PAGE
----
For the “windows” format, the time-series are firstly split in windows, with an overlap of half window. We take into consideration two different lengths: 1 second with overlap of 0.5 seconds and 0.4 seconds with overlap of 0.2 seconds. Since the resolution is 25 Hz, each window of 1 second has 100 values, 25 values for each accelerometer axes plus 25 for the pressure signal, and each window of 0.4 seconds has 40 values, 10 values for each accelerometer axes plus 10 values for the pressure signal. We obtained a dataset with 12692 balanced windows (6346 no-prey handling activity, and 6346 prey handling activity) of 1 second each, and a dataset with of 12732 balanced windows (6366 no-prey handling activity, 6366 prey handling activity) of 0.4 seconds each. Hereafter we use the following terms to refer to the four different datasets:
Raw_1, to the dataset of 1 second windows;
Features_1, to the dataset of features extracted from 1 second windows;
Raw_0.4, to the dataset of 0.4 second windows;
Features_0.4, to the dataset of features extracted from 0.4 second windows.
With the “streams” format, we consider the entire time-series till the last time step collected. In both formats each window or time step is labelled with 1 if it is classified as prey handling and with -1 otherwise.
Based on the datasets we implemented the automatic classifier discriminating between the two formats. The automatic classifier for the “windows” discerns between the analysis of features vectors from vectors of raw data. In the first case, the classifier format consists of two stages. The first stage is the filter stage, which involves performing feature extraction on each window. The features selected in this work are in accordance with [lara2013survey], and [Carroll2016] and consists of mean, standard deviation, minimum, maximum, skew, kurtosis, and pairwise correlation. The features vector obtained comprises 30 values (7 feature values for three axes and the depth value) for both windows of 1 second and windows of 0.4 seconds. The second stage is the classifier and it is implemented taking into consideration models used in literature for human activity recognition and bio-logging: Input Delay Neural Network (IDNN), and Support Vector Machine (SVM). For both the IDNN and the SVM the length of the input layer is defined by the length of the input window as shown in Table 1. In case we are applying the classifier on ”windows” of raw data, the format consists only of the second stage (the model).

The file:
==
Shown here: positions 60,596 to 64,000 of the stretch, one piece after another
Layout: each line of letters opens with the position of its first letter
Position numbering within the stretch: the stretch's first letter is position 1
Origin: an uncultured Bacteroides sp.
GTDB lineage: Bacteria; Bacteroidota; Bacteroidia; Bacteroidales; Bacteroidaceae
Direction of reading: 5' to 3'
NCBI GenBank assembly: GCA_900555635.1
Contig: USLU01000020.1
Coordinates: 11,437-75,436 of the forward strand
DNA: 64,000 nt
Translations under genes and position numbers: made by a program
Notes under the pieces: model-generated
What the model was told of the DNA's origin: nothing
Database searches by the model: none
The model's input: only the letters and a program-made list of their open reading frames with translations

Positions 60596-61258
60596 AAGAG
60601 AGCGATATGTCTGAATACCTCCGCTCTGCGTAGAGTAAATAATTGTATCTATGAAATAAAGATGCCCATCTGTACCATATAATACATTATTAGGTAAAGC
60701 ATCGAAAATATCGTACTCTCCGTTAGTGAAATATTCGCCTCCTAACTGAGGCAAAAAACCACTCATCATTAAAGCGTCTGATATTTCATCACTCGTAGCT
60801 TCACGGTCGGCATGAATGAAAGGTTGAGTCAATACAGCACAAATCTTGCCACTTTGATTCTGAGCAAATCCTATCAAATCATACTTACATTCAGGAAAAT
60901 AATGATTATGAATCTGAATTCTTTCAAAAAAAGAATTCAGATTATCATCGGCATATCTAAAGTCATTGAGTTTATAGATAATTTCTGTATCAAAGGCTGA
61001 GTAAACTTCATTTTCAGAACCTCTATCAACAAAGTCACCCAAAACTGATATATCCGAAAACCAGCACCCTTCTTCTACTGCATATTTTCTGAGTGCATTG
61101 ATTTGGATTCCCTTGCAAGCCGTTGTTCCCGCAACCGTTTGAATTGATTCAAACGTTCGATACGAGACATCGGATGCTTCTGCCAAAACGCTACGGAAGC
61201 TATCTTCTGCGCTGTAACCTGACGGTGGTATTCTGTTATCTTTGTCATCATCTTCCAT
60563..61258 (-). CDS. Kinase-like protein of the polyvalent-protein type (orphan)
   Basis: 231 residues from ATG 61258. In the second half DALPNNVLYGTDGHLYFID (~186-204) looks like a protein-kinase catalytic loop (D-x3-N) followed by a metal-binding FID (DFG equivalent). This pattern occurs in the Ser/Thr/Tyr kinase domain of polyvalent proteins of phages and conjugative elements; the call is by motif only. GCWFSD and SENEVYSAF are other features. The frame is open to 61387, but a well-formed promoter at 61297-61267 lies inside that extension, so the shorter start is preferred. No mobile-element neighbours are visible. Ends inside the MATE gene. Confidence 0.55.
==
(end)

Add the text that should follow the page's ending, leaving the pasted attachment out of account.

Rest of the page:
|Dataset||# Input neurons|
The IDNN model is built with one hidden layer, and one output layer. We implement two different IDNN models, with the same structure but different activation function for the input-hidden layer (function for the connection between the input layer units and the first hidden layer units and for hidden-output layer (function for the connection between the last hidden layer units and output layer units). The first configuration is developed with both the input-hidden layer and the hidden-output layer activation functions implemented using the sigmoidal function [hastie2009elements]. The second configuration is developed with the input-hidden layer activation function implemented using the Radial Basis Function (RBF) and the hidden-output layer activation function implemented using the sigmoidal function. Finally in both cases the dimension of the hidden layer is selected during the model selection.
The automatic classifier for the “stream” format classifies each time step taking into consideration the previous time steps without applying any feature extraction. To obtain this behaviour, the classifier stage is implemented with an ESN. The algorithm takes advantage from the internal memory to classify each time step taking into account the data from the previous steps. Since the model classifies each time step of the time-series in real time then each input layer is four neurons, one for each axes of the accelerometer and one for the depth value.
1.3 Validation schema
In both formats of data we split the dataset randomly with ratio 70/30 where 70% is allocated to the training set, and 30% is allocated to the test set. For each ML model implemented in the classifier stage, we perform the model selection by 10-folds cross validation approach to select the values of the hyperparameters [hastie2009elements].
For IDNN model, the model selection is determined by varying the number of hidden units, and by three hyperparameters: the learning rate(), the momentum (), and the weight decay (). The hidden units is selected from the set . It is worth noting that an high number of units corresponds to an high memory footprint to store the weights of the model.
The hyperparameter is evaluated using values from set , and , and values are selected from set . The training phase is performed until the mean squared error is stabilised. For IDNN this stabilisation happens in about 1000 epochs by applying the R prop learning algorithm [hastie2009elements].
The ESN model selection involves evaluating performance whilst varying the input scaling, the leaky parameter and the number of units in the reservoir. The scaling and the leaky parameter are selected respectively in sets and . For the number of units in the reservoir, we select a value in set . The dimension of the reservoir affects the memory footprint of the automatic classifier functions.